So I made this video. Then a day later this happened. I don’t mean Sterling’s video in particular, I just mean yet another in a series of outcries bemoaning the quality of games on Steam and calling for tighter standards on what gets published. And it’s sometimes frustrating to pose the counter-argument on this issue – the opposition has megaphones on major game websites and the support of armies of self-righteous game players, while the side of open platforms is largely the side of developers and a few critics that want to see barriers to entry lowered. And while I wanted to respond I’ve got more important things to make videos about than rehashing these same arguments forever, so I figured a blog post would do. More after the jump.
Now, I want to be upfront about the fact that Air Control is by all accounts a terrible game. This post is not an attempt to rush to the defense of a game that almost certainly a waste of money unless you’re buying it for ironic hipster cred. Nor is it an attempt to diffuse most of the bile being thrown the game’s way – by all means, rag on the game! I’m not saying “This game is good.” I’m saying “Arguments for taking this game off of Steam generally suck.” Well, let me rephrase that: Arguments for taking this game off of Steam result in a chilling effect that raises the barrier of entry for smaller, deserving titles that aren’t trainwrecks. And why are we so eager to throw those small titles out with the bathwater? So people plunking six bucks down on a game called “Air Control” sight unseen and without any research can be assured their purchase will have an abitrary “minimum level of quality.”
It’s yet another example of angry internet people being upset that they have to recognize something they don’t like even exists; the very idea that a game like “Air Control” rests in a Steam database next to Half-life 2 and Portal frustrates them to no end. It’s not enough to warn people about the game; it’s not enough to publicly mock the video game equivalent of a z-grade movie. No, it must be destroyed, removed from the store and banished from sale outright. So what is it about Air Control that makes it so terrible that a strongly worded review or criticism isn’t enough; what makes it so terrible that people need to demand it be ineligible for sale? Well, let’s review the arguments:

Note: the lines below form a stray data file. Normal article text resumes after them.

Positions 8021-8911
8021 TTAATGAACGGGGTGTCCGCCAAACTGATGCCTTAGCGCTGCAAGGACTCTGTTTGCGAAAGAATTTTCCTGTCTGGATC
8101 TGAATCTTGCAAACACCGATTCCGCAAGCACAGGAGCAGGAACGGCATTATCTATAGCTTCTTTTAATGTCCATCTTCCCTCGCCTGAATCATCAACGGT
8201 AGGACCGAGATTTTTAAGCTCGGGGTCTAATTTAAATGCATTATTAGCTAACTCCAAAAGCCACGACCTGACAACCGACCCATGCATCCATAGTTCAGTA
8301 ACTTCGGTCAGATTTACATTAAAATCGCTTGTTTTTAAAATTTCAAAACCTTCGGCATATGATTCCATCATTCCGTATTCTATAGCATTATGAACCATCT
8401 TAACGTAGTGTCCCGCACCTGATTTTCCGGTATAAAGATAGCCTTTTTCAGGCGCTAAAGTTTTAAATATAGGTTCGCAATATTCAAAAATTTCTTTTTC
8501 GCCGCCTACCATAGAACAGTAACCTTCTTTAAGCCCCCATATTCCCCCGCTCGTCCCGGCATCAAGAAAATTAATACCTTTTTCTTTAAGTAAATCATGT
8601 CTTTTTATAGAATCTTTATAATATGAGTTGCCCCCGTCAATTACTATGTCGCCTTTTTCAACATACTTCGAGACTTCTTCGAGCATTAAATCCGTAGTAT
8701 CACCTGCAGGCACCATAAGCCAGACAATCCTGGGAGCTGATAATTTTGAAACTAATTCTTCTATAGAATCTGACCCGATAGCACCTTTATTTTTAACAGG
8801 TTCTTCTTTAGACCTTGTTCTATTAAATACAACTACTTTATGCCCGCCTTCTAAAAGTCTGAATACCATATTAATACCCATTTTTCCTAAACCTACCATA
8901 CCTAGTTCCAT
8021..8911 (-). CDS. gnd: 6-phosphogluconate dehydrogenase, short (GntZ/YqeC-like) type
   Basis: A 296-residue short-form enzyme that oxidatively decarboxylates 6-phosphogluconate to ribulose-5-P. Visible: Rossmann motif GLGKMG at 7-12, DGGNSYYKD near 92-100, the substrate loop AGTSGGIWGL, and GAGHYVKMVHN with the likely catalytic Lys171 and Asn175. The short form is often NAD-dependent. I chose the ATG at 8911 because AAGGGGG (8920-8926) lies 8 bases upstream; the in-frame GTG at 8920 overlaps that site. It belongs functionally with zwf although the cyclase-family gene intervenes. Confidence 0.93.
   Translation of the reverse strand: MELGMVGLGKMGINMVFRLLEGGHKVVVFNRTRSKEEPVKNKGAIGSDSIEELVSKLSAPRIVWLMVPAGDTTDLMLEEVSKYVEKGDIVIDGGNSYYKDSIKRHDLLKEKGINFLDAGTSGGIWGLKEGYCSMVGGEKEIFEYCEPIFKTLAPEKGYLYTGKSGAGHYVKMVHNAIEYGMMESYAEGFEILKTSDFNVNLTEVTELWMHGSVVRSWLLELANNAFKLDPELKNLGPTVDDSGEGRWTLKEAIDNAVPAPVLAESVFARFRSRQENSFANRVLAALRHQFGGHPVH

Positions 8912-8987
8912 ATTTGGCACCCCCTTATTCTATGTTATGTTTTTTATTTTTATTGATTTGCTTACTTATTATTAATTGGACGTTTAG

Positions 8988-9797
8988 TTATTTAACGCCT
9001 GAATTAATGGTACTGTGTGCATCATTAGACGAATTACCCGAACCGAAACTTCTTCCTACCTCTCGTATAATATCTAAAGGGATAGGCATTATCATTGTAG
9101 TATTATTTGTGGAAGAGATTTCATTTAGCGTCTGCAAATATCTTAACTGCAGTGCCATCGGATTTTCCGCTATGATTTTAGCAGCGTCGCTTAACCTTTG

Just… look at it! It’s garbage!
Pleas to aesthetic taste are perhaps the weakest arguments I’ve heard. Yeah, the game uses pre-baked art assets and generally lacks any sense of artistic direction, culminating in a title that’s unappealing to the eye. But plenty of games have visual styles that turn off people for any number of reasons. Games like Proteus, Race the Sun, and McPixel have each turned people off by their lo-fi looks. The You Don’t Know Jack games are literally low-res ports of Macromedia games from the late 90’s and early 2000’s, and look and sound every bit the part. Actual Sunlight uses default RPG maker popups, but that doesn’t make the game any less affecting or meaningful. I love Luke Schneider’s work at Radian Games (seriously, buy Super Crossfire), but no one would suggest the new Powerpuff Girls game didn’t have a bit of an air of programmer art about it. But even so, no one’s calling for any of these game’s removal from the store. Not every game can (or should!) be a lush visual indulgence; and games are more than a series of pretty frames rendered to your monitor.
Liz Ryerson has a fantastic piece up on the dangers of judging games by their visual aesthetics (in particular in reference to Michael Brough’s work) that attempts to remind people that something they might not find attractive is not the same thing as something that is low quality or without thought or value. The point is: A game being ugly or using default engine asset isn’t grounds for a work to remain unpublished. Ugly games are games too.
It misrepresented itself
So do most games, frankly. Have you seen the Dead Island trailer? Or talked to people about bullshots? Should Aliens: Colonial Marines been removed from Steam for not matching its screenshots? Should Dark Souls 2? Should a game that has “30 levels” where each level is the same space but different waves of enemies be removed from the store? Alternately: What happens when a game like Metal Gear Solid 2 comes around again, pulling a bait-and-switch with its protagonist? Are we to blame false advertising and remove that game, too?
Valve/Steam are not in the business of enforcing Truth in Advertising laws. Granted, they should have an improved returns system, and the fact that they still don’t is a testament to the idea that Valve maybe aren’t the universal good guys the internet keeps pretending they are.